I am the lone web developer here overseeing a designated person from each department that updates the content on their department's webpage. 99% of them don't know HTML and use a WYSIWYG editor to do their updates. I find a lot of my time is being a support center for them and fixing their pages and setting this up for them. As a result I have a hard time developing an overall strategy for the website, and don't have a clear and well defined process for my website.
So my question for all of you is, what strategies do you have for your website? what is your process to accomplish them? and how does that fit in with the day to day troubleshooting and maintenance?
Any help would be greatly appreciated!!
I think one of the most important things to consider here is evaluating a robust and easy-to-use content management system (you probably are already using one) - choose one that users with very little knowledge of HTML would learn easily to publish content without your assistance. The infrastructure is also important: have a development environment where people have the chance to "stage" their updates and make their revisions until they're ready. If they need to work with a designer or have the need to make their pages look good before they go live, this will give you a chance to do so. Take the time in advance to develop CMS templates that are flexible and work well. What types of fixes do you usually do? formatting?
I worked before in an environment where the CMS was flexible enough to create specific css style classes - this helped a lot to maintain consistency of look and feel and branding. It is also helpful to create a self-help wiki of some sort and provide them with instruction on using the CMS features effectively.
Being a MS shop we are using SharePoint to service our website. We have it set up on a development server where (hopefully) all of the changes and updates are done, then published to the live server. I have set up a template, some styles, and defined a content area for them using Dreamweaver. Unfortunately for me, when things are done in SharePoint "design view" it really puts a lot of bloated crappy code in there. So it feels like I am fighting a losing battle when I go through pages, fixing the code only to find them messed up again later. (maybe it's just the perfectionist in me)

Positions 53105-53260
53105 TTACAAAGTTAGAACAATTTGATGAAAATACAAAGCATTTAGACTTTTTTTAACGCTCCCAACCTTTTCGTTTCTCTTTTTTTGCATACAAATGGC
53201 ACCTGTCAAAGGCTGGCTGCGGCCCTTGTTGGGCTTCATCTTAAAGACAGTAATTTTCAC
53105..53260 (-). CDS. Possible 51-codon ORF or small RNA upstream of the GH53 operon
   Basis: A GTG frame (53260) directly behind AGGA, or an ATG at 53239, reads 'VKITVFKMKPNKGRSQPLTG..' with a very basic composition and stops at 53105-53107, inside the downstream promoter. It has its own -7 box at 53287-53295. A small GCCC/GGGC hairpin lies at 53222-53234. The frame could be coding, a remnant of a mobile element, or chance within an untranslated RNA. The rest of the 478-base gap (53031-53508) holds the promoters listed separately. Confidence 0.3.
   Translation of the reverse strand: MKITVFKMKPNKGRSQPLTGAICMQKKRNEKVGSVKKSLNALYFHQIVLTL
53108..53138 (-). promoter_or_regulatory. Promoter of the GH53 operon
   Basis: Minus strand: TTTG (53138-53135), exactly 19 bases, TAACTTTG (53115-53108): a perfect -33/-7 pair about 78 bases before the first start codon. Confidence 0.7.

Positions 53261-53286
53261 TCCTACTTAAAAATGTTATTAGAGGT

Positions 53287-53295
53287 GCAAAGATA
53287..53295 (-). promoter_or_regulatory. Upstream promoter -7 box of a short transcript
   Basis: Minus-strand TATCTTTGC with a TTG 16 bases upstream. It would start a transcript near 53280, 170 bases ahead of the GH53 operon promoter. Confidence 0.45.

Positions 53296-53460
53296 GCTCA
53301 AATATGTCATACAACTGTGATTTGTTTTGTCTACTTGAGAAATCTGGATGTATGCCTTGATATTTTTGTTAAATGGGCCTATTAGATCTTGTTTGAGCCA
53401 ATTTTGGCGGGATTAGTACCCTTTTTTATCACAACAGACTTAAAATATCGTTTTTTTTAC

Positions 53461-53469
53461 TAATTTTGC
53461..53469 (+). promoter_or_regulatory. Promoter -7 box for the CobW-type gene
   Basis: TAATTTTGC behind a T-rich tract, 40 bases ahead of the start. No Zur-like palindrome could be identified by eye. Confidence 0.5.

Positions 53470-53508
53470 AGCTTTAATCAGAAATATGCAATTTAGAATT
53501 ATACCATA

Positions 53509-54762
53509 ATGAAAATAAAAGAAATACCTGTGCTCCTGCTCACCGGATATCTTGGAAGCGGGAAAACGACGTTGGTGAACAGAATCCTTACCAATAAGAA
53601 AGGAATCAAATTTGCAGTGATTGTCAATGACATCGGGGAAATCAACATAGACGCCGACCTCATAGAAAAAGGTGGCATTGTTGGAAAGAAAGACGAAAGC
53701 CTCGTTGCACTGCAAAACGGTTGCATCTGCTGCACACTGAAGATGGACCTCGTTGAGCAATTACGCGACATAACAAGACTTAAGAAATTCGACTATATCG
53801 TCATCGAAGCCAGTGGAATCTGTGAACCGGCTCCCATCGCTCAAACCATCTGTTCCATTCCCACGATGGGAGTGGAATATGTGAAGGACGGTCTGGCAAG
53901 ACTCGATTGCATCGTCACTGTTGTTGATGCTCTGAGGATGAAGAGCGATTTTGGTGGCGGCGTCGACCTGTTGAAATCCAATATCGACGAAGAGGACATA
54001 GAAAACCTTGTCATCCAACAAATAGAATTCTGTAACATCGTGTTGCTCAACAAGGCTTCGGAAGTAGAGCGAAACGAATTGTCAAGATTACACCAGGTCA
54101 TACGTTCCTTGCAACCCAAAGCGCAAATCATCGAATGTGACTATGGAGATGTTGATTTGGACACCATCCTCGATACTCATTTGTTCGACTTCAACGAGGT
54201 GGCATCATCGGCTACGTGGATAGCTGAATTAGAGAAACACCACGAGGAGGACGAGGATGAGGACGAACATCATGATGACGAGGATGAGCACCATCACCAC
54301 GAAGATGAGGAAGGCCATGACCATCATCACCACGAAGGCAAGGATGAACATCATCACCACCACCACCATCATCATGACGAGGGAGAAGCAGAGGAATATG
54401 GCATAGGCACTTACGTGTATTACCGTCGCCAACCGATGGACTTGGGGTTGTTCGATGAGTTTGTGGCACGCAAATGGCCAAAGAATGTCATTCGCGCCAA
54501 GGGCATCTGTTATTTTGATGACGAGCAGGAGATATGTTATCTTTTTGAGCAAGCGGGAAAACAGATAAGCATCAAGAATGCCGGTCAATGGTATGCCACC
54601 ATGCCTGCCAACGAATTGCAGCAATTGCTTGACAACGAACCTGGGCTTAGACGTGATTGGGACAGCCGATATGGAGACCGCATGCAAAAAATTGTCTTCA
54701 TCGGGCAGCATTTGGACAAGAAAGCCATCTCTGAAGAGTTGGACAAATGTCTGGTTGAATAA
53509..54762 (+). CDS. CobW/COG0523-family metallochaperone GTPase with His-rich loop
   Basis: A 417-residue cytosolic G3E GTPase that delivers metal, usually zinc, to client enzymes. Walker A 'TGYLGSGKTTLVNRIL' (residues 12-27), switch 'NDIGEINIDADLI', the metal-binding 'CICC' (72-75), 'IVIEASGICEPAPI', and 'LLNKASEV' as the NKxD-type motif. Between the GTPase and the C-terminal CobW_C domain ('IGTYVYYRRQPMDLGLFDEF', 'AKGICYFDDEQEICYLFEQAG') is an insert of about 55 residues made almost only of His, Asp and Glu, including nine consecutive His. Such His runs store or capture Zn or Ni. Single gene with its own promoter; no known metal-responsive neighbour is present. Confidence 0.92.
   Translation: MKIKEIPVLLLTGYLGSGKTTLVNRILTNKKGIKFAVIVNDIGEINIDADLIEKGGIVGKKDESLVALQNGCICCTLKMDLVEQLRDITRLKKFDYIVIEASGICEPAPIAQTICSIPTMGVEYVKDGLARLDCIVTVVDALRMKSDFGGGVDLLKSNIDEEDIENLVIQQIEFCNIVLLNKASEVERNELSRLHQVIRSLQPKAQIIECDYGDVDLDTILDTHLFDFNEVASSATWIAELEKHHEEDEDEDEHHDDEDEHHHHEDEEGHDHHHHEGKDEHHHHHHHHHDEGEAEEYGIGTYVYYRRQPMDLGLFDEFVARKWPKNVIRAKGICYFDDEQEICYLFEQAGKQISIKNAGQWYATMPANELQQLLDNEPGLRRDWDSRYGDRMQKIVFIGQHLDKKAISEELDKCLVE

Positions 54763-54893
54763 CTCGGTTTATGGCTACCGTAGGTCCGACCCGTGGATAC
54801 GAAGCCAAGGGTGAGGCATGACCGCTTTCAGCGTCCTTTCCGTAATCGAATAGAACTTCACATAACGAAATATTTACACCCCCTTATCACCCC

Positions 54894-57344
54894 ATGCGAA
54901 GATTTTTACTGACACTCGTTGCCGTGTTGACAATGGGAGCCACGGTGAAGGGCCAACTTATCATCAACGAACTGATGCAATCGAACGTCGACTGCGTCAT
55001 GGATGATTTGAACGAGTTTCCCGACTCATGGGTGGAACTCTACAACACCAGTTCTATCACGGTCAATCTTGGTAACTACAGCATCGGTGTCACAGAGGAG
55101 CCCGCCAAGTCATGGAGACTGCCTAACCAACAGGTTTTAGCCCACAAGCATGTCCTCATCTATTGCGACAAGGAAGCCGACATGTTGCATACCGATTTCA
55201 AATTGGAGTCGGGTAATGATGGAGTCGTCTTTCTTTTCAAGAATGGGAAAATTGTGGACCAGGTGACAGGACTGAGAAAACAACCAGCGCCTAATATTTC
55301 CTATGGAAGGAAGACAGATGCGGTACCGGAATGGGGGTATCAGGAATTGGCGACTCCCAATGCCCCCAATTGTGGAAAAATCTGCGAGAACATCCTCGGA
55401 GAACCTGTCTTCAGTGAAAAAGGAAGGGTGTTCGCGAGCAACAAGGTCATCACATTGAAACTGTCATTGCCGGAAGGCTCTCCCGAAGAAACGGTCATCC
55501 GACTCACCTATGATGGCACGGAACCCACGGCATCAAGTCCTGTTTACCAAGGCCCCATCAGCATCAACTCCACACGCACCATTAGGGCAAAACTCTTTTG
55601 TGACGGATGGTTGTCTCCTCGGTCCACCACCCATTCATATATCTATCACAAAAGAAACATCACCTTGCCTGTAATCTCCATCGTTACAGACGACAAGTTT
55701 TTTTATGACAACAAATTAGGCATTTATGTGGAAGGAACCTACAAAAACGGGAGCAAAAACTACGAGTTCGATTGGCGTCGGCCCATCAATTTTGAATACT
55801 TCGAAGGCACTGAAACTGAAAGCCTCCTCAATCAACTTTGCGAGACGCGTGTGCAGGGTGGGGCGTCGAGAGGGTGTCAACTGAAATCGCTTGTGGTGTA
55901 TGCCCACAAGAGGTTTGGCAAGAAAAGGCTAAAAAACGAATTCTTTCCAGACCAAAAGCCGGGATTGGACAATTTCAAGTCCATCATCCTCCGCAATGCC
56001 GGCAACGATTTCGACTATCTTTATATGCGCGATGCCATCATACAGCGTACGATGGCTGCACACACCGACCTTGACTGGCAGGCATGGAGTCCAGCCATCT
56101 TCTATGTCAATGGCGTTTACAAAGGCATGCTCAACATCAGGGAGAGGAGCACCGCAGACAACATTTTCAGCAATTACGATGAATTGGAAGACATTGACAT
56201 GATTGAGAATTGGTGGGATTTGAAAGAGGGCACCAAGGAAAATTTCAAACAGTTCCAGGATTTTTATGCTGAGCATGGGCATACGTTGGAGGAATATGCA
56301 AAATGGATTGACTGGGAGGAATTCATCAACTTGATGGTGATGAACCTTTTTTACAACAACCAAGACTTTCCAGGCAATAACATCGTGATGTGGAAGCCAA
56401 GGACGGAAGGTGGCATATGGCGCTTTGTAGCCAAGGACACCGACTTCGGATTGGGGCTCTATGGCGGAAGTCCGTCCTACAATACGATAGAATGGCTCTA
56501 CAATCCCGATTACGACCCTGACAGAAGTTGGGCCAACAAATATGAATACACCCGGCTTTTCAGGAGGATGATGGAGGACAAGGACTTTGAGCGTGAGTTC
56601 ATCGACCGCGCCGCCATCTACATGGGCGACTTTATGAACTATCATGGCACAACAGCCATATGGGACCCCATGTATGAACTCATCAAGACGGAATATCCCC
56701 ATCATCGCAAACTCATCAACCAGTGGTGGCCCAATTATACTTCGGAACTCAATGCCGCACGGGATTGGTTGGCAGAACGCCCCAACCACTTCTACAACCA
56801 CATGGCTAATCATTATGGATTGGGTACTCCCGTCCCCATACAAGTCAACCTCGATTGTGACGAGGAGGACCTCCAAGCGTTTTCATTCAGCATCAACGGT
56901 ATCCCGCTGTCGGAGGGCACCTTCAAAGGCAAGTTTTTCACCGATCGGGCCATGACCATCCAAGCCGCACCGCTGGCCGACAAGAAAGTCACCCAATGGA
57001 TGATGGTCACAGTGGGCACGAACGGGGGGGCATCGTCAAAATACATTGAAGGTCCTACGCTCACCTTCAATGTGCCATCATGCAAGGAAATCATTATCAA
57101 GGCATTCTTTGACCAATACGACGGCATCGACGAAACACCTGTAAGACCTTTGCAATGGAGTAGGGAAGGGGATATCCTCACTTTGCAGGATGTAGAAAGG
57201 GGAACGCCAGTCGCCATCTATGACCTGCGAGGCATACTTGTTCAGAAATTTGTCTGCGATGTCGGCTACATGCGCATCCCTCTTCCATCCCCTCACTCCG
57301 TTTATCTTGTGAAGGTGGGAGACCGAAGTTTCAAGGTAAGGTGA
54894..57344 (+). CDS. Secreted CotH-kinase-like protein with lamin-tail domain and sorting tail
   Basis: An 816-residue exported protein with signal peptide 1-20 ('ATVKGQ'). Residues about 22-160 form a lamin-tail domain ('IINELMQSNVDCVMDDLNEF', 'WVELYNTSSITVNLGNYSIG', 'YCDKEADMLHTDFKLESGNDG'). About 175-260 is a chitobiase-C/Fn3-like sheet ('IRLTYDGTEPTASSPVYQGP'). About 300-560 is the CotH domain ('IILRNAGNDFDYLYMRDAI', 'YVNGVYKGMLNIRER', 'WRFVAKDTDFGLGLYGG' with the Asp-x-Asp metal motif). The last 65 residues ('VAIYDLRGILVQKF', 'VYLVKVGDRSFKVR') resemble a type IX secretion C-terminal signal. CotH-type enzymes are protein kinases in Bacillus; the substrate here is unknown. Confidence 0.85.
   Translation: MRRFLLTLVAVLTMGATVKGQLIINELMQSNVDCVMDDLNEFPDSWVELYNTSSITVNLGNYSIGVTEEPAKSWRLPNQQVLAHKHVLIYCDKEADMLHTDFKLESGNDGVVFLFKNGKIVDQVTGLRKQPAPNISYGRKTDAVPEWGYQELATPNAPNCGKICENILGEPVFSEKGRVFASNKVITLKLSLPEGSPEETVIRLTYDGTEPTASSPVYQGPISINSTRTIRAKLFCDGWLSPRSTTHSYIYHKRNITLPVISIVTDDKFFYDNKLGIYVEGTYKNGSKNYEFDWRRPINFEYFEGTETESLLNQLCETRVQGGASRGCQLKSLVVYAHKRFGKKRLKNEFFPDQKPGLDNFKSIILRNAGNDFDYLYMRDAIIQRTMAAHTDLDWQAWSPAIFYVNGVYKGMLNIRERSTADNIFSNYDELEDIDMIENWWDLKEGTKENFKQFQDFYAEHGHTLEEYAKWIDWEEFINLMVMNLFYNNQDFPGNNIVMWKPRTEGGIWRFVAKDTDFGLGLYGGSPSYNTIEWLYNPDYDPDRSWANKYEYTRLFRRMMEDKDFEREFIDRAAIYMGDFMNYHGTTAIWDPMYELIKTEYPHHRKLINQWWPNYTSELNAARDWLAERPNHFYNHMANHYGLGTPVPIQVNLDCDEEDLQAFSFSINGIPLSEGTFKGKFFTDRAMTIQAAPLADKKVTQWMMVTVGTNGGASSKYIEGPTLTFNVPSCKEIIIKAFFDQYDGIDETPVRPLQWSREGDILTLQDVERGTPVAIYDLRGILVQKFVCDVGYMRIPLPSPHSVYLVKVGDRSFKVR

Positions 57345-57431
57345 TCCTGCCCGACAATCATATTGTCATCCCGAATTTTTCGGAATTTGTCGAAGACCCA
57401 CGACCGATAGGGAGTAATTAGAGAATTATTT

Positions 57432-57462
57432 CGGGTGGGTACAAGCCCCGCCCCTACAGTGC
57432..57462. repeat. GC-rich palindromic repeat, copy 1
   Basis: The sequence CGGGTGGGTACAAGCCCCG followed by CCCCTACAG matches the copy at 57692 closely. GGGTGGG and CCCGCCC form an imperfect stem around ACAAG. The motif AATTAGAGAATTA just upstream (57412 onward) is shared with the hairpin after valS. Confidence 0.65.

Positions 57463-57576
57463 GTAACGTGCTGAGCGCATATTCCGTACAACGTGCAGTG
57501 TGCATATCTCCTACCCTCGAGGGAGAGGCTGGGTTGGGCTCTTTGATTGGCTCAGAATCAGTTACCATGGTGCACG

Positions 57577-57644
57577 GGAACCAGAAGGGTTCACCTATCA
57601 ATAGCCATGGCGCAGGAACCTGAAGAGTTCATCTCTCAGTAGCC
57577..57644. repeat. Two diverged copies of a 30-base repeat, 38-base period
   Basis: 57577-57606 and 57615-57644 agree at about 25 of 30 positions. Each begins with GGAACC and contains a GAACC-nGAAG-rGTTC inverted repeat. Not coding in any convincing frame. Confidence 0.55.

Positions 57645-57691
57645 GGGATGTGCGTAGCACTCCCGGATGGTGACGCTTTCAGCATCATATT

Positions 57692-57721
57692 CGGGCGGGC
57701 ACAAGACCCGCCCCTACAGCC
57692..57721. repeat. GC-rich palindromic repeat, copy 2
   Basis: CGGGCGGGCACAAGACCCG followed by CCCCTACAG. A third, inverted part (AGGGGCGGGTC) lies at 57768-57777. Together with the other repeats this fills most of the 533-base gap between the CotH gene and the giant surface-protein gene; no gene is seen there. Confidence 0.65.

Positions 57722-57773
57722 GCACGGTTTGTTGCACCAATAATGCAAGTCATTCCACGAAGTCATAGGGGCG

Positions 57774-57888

As far as updates goes, fixing code, fixing horrible designs, formatting pictures, fixing links, designing pages, setting up sites, setting up strategy for sites and pages...
I think a big part of the problem is that the "department developers" don't really think about the website at all. They don't really view it as part of their job. I'm not certain it's in their job description. More of something that just got tacked on to their list of responsibilities, so they don't think about it often. I hear "I haven't looked at the website in a long time" sooo many times. Really validates what I do for sure!
If you hand code things it isn't too bad. Although it has been prone to crash a bit. If you use it as a WYSIWYG then it's pretty bad. a lot of bloated, poorly formatted code. Also if you have a few layers of sites, then it's seems problematic in recognizing files (say CSS) outside of the local site in the WYSIWYG mode. Also there really isn't a good way to sort though them as well.
Let me know if you have better luck than me. Maybe there is something I could set up differently.
I've been wrestling with these questions for the past several months. As you say, it feels like we have two very different in-house roles: a creative design firm, and an IT support group. The bigger the site gets, the more the IT support role eats into project development time (fixing pages and errors, minor content changes, CMS training and account management, etc.)
One one level, a solid CMS is a must and should help with the day to day stuff. Something that allows people to easily create pages, paste in content, and format it in a way that adheres to your templates and style guidelines. I don't know if there's a product out there that will completely prevent someone from messing up a page, but that's where training comes in.
But on a higher level, there are questions of overall web strategy, governance and structure, and execution processes and standards. My small team has outgrown the ad-hoc type of development we've done for years, and have been outpaced by the workload. It feels like a turning point where we really need to develop a strategic vision for the web presence, and then make the case to senior management for appropriate human and financial resources.
These articles have really helped that bigger picture start to take shape in my mind:
Lisa Welchman has a lot of good things to say on this topic.
I'll join the chorus and echo that a good web CMS will free you up to focus on strategy and progress. We implemented the Reason content management system 3 years ago for departmental websites and it has made all the difference.